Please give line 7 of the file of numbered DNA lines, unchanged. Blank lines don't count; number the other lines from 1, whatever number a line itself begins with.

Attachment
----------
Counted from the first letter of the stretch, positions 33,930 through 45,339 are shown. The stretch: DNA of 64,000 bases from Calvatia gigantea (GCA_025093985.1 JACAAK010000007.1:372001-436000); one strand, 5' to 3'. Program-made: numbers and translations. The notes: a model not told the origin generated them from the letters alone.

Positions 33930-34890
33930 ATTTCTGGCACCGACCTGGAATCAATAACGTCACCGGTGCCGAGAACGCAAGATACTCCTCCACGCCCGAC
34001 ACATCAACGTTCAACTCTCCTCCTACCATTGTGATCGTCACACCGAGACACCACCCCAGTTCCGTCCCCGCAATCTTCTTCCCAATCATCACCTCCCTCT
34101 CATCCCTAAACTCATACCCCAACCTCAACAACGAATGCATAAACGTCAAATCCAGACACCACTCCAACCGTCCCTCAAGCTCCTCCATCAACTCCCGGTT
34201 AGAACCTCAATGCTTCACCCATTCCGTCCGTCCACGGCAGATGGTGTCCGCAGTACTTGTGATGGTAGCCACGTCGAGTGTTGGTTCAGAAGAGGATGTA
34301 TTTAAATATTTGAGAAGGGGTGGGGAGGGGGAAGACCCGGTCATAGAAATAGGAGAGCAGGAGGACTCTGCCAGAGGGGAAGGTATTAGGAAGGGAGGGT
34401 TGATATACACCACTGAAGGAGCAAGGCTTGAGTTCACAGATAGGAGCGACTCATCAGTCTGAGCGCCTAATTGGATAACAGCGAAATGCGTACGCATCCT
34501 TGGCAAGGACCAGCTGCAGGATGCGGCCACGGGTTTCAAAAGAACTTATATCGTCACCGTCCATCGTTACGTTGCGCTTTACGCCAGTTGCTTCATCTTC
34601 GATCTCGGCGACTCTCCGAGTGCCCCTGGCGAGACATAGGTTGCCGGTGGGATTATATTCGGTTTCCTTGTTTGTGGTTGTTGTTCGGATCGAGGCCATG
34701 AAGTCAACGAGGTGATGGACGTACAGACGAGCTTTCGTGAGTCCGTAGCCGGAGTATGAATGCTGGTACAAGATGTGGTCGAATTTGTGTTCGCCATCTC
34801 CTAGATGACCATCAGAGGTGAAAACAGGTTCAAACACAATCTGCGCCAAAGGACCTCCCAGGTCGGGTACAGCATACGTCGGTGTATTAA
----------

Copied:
34301 TTTAAATATTTGAGAAGGGGTGGGGAGGGGGAAGACCCGGTCATAGAAATAGGAGAGCAGGAGGACTCTGCCAGAGGGGAAGGTATTAGGAAGGGAGGGT